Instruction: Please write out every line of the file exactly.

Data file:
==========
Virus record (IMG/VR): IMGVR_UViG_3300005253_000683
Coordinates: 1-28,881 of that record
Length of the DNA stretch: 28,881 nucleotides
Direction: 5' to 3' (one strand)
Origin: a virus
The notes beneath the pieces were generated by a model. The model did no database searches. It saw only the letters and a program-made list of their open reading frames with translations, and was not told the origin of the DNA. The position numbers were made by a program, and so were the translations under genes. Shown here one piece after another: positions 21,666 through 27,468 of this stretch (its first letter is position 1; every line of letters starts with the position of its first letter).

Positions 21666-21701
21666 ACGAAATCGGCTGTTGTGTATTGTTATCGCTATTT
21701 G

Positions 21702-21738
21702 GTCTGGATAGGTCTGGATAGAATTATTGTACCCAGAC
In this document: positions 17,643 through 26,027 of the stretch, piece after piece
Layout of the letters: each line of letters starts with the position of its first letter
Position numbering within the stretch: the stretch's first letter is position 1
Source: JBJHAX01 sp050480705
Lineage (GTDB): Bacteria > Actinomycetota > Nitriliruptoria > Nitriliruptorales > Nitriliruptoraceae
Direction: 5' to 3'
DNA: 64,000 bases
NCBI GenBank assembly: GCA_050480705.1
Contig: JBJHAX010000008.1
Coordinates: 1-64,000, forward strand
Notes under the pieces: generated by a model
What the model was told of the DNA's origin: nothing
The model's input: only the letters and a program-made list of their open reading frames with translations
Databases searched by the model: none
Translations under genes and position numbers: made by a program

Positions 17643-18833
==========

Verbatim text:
Virus record (IMG/VR): IMGVR_UViG_3300005253_000683
Coordinates: 1-28,881 of that record
Length of the DNA stretch: 28,881 nucleotides
Direction: 5' to 3' (one strand)
Origin: a virus
The notes beneath the pieces were generated by a model. The model did no database searches. It saw only the letters and a program-made list of their open reading frames with translations, and was not told the origin of the DNA. The position numbers were made by a program, and so were the translations under genes. Shown here one piece after another: positions 21,666 through 27,468 of this stretch (its first letter is position 1; every line of letters starts with the position of its first letter).

Positions 21666-21701
21666 ACGAAATCGGCTGTTGTGTATTGTTATCGCTATTT
21701 G

Positions 21702-21738
21702 GTCTGGATAGGTCTGGATAGAATTATTGTACCCAGAC
In this document: positions 17,643 through 26,027 of the stretch, piece after piece
Layout of the letters: each line of letters starts with the position of its first letter
Position numbering within the stretch: the stretch's first letter is position 1
Source: JBJHAX01 sp050480705
Lineage (GTDB): Bacteria > Actinomycetota > Nitriliruptoria > Nitriliruptorales > Nitriliruptoraceae
Direction: 5' to 3'
DNA: 64,000 bases
NCBI GenBank assembly: GCA_050480705.1
Contig: JBJHAX010000008.1
Coordinates: 1-64,000, forward strand
Notes under the pieces: generated by a model
What the model was told of the DNA's origin: nothing
The model's input: only the letters and a program-made list of their open reading frames with translations
Databases searched by the model: none
Translations under genes and position numbers: made by a program

Positions 17643-18833